Keeping the Pros in the Know

Topics: Principal Leadership, Professional Learning, Teacher Effectiveness

Personalized Professional Learning helps principals implement alternative learning strategies for teachers.
By Jennifer Truitt-Lewis
Principal, November/December 2019. Volume 99, Number 2.

Teacher professional development has evolved from whole-group delivery to individualized professional development (PD). No longer is one-size-fits-all professional development the best method of delivery for teacher learning, according to Personalized Professional Learning: A Job-Embedded Pathway for Elevating Teacher Voice.

Rooted in Malcolm Knowles’ Adult Learning Theory, the book focuses on professional development from the standpoint that adult learners have specific needs that must be addressed in order to be successful. And with these needs comes a need for a change in the way that professional development is delivered.

Author Allison Rodman advocates a model for change that results in high-quality professional learning, providing administrators and professional development coordinators with a road map for transforming “sit-and-get” professional development into professional development that focuses on learning.

Professional development now takes on the characteristics of professional learning, in which teachers are involved in the process from the beginning. From having a voice regarding what professional development is offered to serving as facilitators for the delivery of professional learning, teachers are important pieces of the puzzle. Each chapter focuses on a piece of the puzzle that, when completed, becomes a personalized professional learning model that individualizes what professional learning means for teachers.

Transitioning from traditional “sit-and-get” professional development to a personalized learning model is something that leaders may find overwhelming. But the author takes the reader through each step needed to assist in accomplishing this mission, breaking the process down into four important parts of the transition: Voice, Co-creation, Social Construction, and Self-Discovery.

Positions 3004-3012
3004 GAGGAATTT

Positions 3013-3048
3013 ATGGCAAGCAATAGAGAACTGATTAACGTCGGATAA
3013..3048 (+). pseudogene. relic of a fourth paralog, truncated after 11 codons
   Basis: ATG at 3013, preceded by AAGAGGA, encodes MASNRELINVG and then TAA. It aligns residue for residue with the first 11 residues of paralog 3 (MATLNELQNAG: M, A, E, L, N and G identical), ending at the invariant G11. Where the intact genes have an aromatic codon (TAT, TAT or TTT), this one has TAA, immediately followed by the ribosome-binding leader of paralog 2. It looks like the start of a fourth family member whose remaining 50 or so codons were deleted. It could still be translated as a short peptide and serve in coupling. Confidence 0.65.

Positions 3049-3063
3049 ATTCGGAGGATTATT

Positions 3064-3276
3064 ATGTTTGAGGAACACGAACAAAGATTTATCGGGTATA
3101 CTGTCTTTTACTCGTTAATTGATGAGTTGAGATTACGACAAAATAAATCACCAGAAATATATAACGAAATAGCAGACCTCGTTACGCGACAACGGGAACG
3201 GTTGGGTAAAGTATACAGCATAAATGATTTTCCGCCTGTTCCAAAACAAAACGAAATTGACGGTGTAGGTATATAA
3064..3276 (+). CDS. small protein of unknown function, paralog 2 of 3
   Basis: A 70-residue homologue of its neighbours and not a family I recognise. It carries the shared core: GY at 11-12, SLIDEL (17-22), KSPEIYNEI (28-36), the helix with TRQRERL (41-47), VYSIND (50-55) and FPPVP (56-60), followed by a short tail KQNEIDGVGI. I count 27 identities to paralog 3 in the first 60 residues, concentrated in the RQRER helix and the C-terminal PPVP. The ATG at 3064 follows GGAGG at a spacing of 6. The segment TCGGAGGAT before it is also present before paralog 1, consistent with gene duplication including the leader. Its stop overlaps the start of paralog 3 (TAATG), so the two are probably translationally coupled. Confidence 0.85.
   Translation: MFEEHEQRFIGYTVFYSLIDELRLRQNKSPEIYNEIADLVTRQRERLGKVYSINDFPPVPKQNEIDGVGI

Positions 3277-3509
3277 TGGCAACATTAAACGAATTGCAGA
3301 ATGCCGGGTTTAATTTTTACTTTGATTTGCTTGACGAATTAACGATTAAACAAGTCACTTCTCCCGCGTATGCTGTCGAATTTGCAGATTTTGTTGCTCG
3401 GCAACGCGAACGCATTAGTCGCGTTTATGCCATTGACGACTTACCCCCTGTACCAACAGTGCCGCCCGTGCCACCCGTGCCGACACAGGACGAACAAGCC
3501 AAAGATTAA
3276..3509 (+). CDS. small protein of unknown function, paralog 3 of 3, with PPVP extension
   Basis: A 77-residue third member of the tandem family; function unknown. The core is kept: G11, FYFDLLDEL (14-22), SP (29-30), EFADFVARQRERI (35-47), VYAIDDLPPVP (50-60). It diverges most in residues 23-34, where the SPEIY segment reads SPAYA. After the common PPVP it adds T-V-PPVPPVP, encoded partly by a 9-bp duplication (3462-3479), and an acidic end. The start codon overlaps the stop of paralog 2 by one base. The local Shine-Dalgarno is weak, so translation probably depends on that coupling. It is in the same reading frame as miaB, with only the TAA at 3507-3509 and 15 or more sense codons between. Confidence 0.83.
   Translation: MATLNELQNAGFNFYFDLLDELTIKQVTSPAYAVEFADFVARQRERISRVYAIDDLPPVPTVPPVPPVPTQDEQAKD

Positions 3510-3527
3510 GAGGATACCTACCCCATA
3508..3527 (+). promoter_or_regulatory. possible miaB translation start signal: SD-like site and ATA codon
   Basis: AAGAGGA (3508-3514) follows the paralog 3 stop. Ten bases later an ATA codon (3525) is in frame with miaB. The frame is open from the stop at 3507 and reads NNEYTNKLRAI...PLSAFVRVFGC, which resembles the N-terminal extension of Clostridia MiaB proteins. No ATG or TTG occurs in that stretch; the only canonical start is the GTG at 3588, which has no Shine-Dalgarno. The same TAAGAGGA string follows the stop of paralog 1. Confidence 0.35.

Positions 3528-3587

The book focuses on each part in order, allowing leaders to concentrate on one at a time. Part 1, Voice, tells the importance of teacher voice and engagement in the “what” and “how” of learning. Part 2, Co-creation, supports leaders in building a professional learning model in which teachers and teacher leaders collaborate. Part 3, Social Construction, addresses the logistics of design and facilitation of professional learning experiences. Finally, Part 4, Self-Discovery, tackles the issue of expanding a vision to support future growth.

Shared leadership and teacher voice take a front seat in the transition to ensure PD’s success. “If teachers are to own their professional growth, their agency and voice need to be affirmed in the process,” the author writes. Not only are teachers called upon to lend their voice to areas such as suggesting topics for professional learning, but teacher leaders are also a critical part of the process, evaluating professional learning plans, serving as sounding boards, identifying potential pitfalls, and being the facilitators of the professional learning sessions.

The recommendations provided in the book allow leaders to rethink and evaluate the current state of their professional learning options. The most beneficial recommendation is to start small and take intentional steps: “Teachers’ perception of the model will directly correlate to its quality—not [its] size,” the book says.

Be Intentional

In reading Personalized Professional Learning, I found myself reflecting on the changes I could make to start building a personalized professional learning model, but I reminded myself of the importance of starting small. Such a change may represent not only a shift in professional development, but it also might represent a shift in culture. These shifts take time, and the author reminds us overly excited leaders—myself included—to slow down and be intentional about implementation.

The information provided will shape my own leadership journey, however, because it provides support in addressing the need for a change in how we approach professional development. My first small step will focus on confirming that I lead a culture of learning to guarantee that the groundwork is there. This book is full of advice, tools, and support for implementing a personalized learning model. With Personalized Professional Learning as a resource, leaders won’t be left to their own devices.

The author makes sure that implementation is the main goal, while reflection questions allow leaders to self-assess what they need to do next in order to make the transition. The “Tools for Taking Action” section of the book provides outlines, surveys, and examples that can furnish administrators with both a starting point and assistance along the way.

The first of the 14 tools provided is a goal-identification and progress self-assessment for the leader. A professional needs assessment can then help administrators figure out how to know what teachers need. From there, leaders can begin collaborating with others on the best methods for implementing a more personalized professional learning approach.

Armed with these tools, the only thing a leader needs to do is focus on implementation. Following Rodman’s road map, leaders can explore an alternative to traditional professional development.

Jennifer Truitt-Lewis is principal of General Myer Elementary in Fort Huachuca, Arizona.

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